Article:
Our path needs to lead forwards, not backwards, says Croatian prime minister
- second in a series of debates between EU leaders and MEPs on Europe’s future
- solidarity should remain one of the cornerstones of EU action
- build future based on equality of states, citizens and opportunities
Croatian Prime Minister Andrej Plenković was the second EU leader to debate the Future of Europe with MEPs on Tuesday.
Mr Plenković said “Our path needs to lead forwards, not backwards. Croatia has entered the European Union to build and develop the European project together with our partners, to build a future based on equality - equality of states, of citizens and of opportunities. ”
Laying out his vision for the future of Europe, the Prime Minister stressed that solidarity must remain “one of the cornerstones of our actions” and that a united Europe is key, “because we can only move ahead if we are together”.
Mr Plenković also highlighted the importance of growth and cohesion and that the EU needs all of its members to advance equally. “Our citizens should all feel the benefits of EU membership; they should embrace and actively participate in the continuation of its construction”, he said. The Prime Minister underlined that the EU must invest in education, culture and creativity, in research and development, while at the same time providing for financial stability, which guarantees the protection of citizens from possible financial crises.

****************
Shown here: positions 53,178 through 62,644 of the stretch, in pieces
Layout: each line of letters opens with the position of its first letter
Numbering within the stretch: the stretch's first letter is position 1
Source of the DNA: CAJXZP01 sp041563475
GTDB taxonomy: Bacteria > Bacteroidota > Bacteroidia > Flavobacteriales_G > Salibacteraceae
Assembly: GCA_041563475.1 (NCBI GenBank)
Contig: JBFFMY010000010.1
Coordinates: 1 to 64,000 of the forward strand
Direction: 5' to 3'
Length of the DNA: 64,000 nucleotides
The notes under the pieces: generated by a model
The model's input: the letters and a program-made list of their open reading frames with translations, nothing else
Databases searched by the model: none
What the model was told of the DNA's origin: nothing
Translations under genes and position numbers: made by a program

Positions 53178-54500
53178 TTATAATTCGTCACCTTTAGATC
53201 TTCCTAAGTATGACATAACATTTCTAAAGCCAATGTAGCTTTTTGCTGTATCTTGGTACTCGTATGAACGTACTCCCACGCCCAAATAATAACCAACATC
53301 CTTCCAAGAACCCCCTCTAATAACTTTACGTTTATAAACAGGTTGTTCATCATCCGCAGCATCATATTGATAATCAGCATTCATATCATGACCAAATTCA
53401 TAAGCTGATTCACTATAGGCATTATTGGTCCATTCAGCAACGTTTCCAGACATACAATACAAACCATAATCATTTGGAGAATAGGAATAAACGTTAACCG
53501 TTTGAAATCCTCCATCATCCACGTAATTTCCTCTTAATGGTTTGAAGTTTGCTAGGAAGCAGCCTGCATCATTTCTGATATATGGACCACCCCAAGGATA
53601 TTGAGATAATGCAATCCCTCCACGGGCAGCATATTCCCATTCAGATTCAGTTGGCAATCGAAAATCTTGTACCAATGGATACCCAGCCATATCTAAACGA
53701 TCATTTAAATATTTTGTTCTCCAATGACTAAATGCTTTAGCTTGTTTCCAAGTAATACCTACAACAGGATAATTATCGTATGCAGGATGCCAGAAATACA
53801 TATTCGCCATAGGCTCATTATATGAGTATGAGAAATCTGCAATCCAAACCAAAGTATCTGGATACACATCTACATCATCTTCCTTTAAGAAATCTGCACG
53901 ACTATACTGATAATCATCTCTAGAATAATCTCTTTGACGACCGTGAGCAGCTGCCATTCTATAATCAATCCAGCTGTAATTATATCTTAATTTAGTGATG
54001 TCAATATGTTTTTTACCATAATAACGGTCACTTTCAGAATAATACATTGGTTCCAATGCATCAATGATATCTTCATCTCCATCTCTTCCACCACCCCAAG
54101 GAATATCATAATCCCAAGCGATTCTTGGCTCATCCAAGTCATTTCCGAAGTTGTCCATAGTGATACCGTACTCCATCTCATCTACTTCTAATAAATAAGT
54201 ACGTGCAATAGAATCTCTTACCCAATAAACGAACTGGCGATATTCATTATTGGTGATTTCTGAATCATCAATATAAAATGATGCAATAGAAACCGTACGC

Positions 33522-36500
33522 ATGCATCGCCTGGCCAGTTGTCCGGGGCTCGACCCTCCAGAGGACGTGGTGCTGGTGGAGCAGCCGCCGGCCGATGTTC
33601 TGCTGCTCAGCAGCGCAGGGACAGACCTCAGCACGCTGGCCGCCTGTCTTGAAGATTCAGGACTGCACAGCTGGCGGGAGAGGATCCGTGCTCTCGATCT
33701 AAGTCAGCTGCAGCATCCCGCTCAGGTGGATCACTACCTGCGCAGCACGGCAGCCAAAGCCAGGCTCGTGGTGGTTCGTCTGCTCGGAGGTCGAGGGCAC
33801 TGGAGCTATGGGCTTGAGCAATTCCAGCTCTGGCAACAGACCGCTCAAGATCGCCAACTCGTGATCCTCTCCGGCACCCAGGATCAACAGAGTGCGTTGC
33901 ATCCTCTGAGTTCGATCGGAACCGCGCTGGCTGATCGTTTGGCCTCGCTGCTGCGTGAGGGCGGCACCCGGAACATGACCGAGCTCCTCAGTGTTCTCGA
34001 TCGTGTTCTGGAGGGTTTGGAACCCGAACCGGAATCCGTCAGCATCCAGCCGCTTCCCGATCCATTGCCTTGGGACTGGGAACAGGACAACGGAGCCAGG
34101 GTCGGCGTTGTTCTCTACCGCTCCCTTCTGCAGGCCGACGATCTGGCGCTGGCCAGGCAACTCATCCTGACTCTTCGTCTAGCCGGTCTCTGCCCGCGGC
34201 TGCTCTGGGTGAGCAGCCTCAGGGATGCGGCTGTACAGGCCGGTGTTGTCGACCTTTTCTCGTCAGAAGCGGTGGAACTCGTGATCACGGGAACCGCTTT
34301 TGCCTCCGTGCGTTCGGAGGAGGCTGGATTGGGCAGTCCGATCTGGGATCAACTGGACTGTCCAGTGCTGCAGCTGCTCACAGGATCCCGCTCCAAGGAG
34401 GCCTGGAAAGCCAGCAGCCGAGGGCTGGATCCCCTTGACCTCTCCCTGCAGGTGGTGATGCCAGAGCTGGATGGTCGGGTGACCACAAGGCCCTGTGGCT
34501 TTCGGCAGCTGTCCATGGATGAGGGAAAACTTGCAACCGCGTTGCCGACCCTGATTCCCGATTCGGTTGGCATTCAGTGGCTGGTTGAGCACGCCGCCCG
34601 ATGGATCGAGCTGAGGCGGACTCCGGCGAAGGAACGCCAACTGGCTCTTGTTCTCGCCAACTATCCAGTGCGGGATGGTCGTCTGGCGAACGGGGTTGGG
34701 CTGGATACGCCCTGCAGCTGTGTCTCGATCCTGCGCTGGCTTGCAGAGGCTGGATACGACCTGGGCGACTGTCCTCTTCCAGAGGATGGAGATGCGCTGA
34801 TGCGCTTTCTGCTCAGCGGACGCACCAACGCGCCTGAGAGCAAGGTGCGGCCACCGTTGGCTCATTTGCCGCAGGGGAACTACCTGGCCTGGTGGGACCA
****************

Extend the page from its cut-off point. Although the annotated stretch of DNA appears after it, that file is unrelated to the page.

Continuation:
Welcoming the Croatian Prime Minister, Parliament’s President Antonio Tajani said: “In his address, Prime Minister Plenković, outlined a positive, forward-looking vision for the future of Europe in which Croatia and the EU, by working together, will deliver a more effective Union. He made excellent arguments in favour of EU membership and how it has benefitted Croatia. At the same time, he rightly pointed out some of the challenges that we must all face together such as security, uncontrolled migration and youth unemployment .”
A majority of Parliament’s group leaders praised Mr Plenković’s commitment to a more democratic Europe, using the country’s break with its recent troubled history as a clear example that, with hard work and determination, a future within the EU is not only possible, it can also be bright.
Some MEPs stressed the importance of preserving EU citizens’ national identity, combined with a strong European one, without nationalists seeing this as a contradiction. Others reaffirmed the need for more investment to create jobs, decent living standards, and a Europe that takes more social responsibility. MEPs also called for institutional reforms, such as introducing a pan-European constituency, and reiterated their firm pledge to stand by other countries in the Western Balkans wanting to join the EU, once all border disputes are solved, and the Commission’s criteria have been met.
This was the second in a series of debates between EU heads of state or government and MEPs on the future of the European Union. These debates will continue during 2018.